Jack in the Box wants to pivot to new unit growth

With sales improving, the chain is planning incentives to encourage development, but franchisee relations and labor costs are hurdles.
Photograph courtesy of Jack in the Box

Jack in the Box sold the vast majority of its company stores to franchisees, sold Qdoba Mexican Eats, cut corporate overhead and then improved sales and transactions. Now the San Diego-based chain is hoping all of that will result in new-unit growth.

The company said this week that it would focus more on adding locations, likely in the form of incentives designed to encourage operators to build.

“We think there’s a lot more we can do,” CEO Lenny Comma said on the company’s fiscal fourth quarter earnings call Thursday, according to a transcript on financial services site Sentieo. “The teams are focused on how they can accelerate growth into the future.”

Jack in the Box hasn’t had appreciable unit count growth in years. A decade ago, the chain had 2,212 locations. In its most recent fiscal year, the company operated 2,243 restaurants, down from a peak of 2,255 three years ago.

The chain has instead focused on selling restaurants to franchisees. Jack in the Box once operated most of its restaurants. After well over a decade of refranchising, the chain now operates just 6% of its locations.

To be sure, same-store sales growth has kept the company growing. U.S. system sales rose 11% between 2013 and 2018, according to data from Restaurant Business sister company Technomic. That growth is similar to chains such as Sonic Drive-In (14%) and Wendy’s (11%).

Jack in the Box stagnant unit count

Yet the next largest burger chain, Whataburger, has grown by 52% over that period, and is armed with new ownership likely intent on growing the business beyond its Texas home.

Jack in the Box also sold Qdoba, a chain it once counted on for growth. That will put more pressure on the company to add units. That’s particularly true given that the company has relatively few financial levers left to pull: It also refinanced its debt and cut corporate overhead.

Comma believes that operators will be able to focus on building new locations now that they’re no longer spending their money on buying corporate restaurants.

“It is the natural sort of evolution when you have gone through a lot of structural changes, and also had a lot of franchisees investing capital to buy existing units,” he said. “But now that effort is completed, some of that capital will go toward new units.”

The challenge for Jack in the Box, however, is the financial health of those operators. Labor costs have skyrocketed in recent years, particularly in California, where more than a third of the system’s restaurants are located.

What’s more, the availability of labor is a mounting issue. In Texas, Jack’s second-largest market, the unemployment rate is a paltry 3.4%, making the simple act of finding workers an immense problem.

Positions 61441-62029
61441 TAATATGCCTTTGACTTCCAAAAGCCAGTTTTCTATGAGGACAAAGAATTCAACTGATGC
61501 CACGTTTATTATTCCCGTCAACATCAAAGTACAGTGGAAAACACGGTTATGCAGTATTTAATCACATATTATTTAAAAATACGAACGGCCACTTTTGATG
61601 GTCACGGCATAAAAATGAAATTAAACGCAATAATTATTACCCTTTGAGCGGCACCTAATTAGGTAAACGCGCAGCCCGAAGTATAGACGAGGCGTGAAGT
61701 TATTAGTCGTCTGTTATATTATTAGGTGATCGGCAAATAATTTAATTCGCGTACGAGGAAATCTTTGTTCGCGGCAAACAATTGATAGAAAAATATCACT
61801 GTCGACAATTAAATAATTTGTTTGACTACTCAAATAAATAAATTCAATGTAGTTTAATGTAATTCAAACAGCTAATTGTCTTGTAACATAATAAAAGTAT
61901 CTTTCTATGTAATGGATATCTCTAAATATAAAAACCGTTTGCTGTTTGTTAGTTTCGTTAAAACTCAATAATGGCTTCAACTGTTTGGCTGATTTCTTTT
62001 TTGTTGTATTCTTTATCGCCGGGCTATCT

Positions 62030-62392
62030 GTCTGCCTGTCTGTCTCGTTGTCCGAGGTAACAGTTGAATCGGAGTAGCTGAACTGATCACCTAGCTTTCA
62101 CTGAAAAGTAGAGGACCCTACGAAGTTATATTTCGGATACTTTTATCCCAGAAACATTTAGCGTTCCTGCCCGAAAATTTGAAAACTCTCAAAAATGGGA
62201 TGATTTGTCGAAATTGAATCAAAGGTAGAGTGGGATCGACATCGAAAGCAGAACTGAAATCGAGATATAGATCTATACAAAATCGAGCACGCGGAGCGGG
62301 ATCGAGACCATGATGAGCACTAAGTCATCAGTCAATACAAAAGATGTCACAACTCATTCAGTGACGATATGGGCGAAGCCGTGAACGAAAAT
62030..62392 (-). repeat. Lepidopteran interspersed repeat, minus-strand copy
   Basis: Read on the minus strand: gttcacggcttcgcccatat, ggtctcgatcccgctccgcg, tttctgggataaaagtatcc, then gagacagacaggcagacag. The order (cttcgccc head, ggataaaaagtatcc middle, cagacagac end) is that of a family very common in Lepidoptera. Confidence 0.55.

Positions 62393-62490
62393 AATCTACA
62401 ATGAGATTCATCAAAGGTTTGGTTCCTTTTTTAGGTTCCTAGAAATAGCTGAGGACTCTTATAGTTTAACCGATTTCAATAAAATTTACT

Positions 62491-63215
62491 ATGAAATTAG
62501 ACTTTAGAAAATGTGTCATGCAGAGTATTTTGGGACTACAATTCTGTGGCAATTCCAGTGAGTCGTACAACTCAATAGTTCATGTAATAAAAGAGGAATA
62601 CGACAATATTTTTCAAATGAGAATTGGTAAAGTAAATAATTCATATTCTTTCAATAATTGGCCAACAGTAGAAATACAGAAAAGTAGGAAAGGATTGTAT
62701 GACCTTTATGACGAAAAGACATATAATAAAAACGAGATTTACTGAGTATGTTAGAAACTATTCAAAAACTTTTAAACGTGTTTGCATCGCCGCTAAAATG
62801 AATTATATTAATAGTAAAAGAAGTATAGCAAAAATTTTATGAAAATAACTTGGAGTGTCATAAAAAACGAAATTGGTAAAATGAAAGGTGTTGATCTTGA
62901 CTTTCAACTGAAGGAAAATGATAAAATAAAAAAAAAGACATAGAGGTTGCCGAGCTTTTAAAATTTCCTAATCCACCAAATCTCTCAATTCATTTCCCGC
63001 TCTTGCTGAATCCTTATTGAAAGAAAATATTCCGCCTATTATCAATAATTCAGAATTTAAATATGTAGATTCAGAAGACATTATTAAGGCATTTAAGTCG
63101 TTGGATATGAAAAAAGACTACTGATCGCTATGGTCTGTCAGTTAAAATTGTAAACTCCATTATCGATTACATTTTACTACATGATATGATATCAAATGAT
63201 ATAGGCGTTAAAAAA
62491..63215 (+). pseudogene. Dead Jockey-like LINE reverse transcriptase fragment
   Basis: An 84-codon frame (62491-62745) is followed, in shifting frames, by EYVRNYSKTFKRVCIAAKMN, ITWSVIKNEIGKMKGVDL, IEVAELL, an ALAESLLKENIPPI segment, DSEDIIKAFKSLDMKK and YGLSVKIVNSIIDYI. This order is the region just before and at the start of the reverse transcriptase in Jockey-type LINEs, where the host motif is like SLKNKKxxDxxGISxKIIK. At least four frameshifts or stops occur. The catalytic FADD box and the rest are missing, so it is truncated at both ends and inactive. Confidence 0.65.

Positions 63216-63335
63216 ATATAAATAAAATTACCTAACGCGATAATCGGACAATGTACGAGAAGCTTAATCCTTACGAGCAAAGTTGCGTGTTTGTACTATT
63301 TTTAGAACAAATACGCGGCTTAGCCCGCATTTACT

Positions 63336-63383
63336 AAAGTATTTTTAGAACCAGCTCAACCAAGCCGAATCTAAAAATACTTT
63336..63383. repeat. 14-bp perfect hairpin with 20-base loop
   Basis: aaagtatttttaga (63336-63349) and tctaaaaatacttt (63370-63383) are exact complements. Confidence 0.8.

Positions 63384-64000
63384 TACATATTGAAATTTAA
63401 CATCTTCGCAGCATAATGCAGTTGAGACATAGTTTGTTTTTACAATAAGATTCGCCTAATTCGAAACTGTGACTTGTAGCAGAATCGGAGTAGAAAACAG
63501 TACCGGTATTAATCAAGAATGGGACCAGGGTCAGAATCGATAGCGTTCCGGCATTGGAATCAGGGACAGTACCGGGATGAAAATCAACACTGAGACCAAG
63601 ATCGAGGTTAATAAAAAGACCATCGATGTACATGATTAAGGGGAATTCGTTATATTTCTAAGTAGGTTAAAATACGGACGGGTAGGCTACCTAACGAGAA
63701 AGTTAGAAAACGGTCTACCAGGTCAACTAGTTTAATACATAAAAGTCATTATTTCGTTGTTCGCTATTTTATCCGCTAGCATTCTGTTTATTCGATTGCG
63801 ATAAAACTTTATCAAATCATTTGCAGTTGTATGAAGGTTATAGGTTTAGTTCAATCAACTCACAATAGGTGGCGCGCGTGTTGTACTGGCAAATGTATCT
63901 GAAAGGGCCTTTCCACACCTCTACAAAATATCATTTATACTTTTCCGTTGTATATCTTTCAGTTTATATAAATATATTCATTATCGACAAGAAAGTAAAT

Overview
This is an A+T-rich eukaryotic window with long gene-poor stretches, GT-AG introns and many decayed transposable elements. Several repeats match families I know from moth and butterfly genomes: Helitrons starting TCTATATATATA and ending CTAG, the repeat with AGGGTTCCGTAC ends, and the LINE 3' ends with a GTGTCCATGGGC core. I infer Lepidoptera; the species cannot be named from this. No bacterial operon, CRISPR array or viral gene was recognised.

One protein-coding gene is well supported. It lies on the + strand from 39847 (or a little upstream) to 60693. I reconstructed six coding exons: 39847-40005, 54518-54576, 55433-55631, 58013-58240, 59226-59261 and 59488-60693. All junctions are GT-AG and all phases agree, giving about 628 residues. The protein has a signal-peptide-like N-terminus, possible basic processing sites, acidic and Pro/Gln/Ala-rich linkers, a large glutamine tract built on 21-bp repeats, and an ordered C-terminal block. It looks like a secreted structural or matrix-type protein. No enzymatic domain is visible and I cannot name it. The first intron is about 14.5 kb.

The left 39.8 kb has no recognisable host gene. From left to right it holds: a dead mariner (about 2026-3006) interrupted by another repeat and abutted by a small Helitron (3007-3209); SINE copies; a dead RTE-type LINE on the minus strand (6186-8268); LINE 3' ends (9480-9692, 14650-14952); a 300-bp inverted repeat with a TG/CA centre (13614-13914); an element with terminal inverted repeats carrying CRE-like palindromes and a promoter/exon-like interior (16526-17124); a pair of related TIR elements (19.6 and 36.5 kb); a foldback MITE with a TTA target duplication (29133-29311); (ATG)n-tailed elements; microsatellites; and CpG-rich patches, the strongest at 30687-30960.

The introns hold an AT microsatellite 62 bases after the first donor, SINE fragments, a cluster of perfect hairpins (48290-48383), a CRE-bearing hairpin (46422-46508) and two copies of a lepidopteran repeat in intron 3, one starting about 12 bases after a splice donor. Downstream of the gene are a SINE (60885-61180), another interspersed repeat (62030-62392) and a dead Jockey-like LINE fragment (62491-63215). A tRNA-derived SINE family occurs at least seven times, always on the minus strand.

The labor cost issue was accentuated in Jack in the Box’s company-operated margins, which declined by 190 basis points based on increases in both labor and commodity costs.

The operators that run 94% of Jack in the Box’s restaurants have also been at war with the brand for the past two years. Notably, they passed a vote of no confidence in Comma’s leadership in 2018 and then sued the brand.

Operators have repeatedly stressed their concern for the health of franchisees. “A lot of guys are struggling financially,” Michael Norwich, chairman of the National Jack in the Box Franchisee Association, said earlier this year.

That makes same-store sales vital. If restaurants are generating more sales, their operators will be more profitable and more likely to spend the money to build new units.

The chain has generated some sales momentum in recent months. Its 3% same-store sales growth last quarter was Jack in the Box’s best since 2015.

And company-operated units, at least, managed to generate 0.7% transaction growth, which is something of a rarity these days in the restaurant business.

That said, Jack’s same-store sales figure was still less than the three largest burger chains, which averaged 4.7% same-store sales growth last quarter.

Comma said the company meets with operators once a quarter and is having a roadshow with franchisees in a couple of weeks. He said the company is focused in particular on improving operator margins given labor costs.

He said that Jack in the Box is working with franchisees in particular on the labor piece, especially as the company runs more promotions designed to encourage more traffic. Jack in the Box is focused on the “penny profit” from its promotions and is looking for ways to reduce labor in the back of house.

“We’re going to engage the operators even more here in the next couple of weeks, make sure we’re hearing from them,” Comma said. “But I think we’re aligned in what needs to get done, and there’s a sense of urgency around doing that.”

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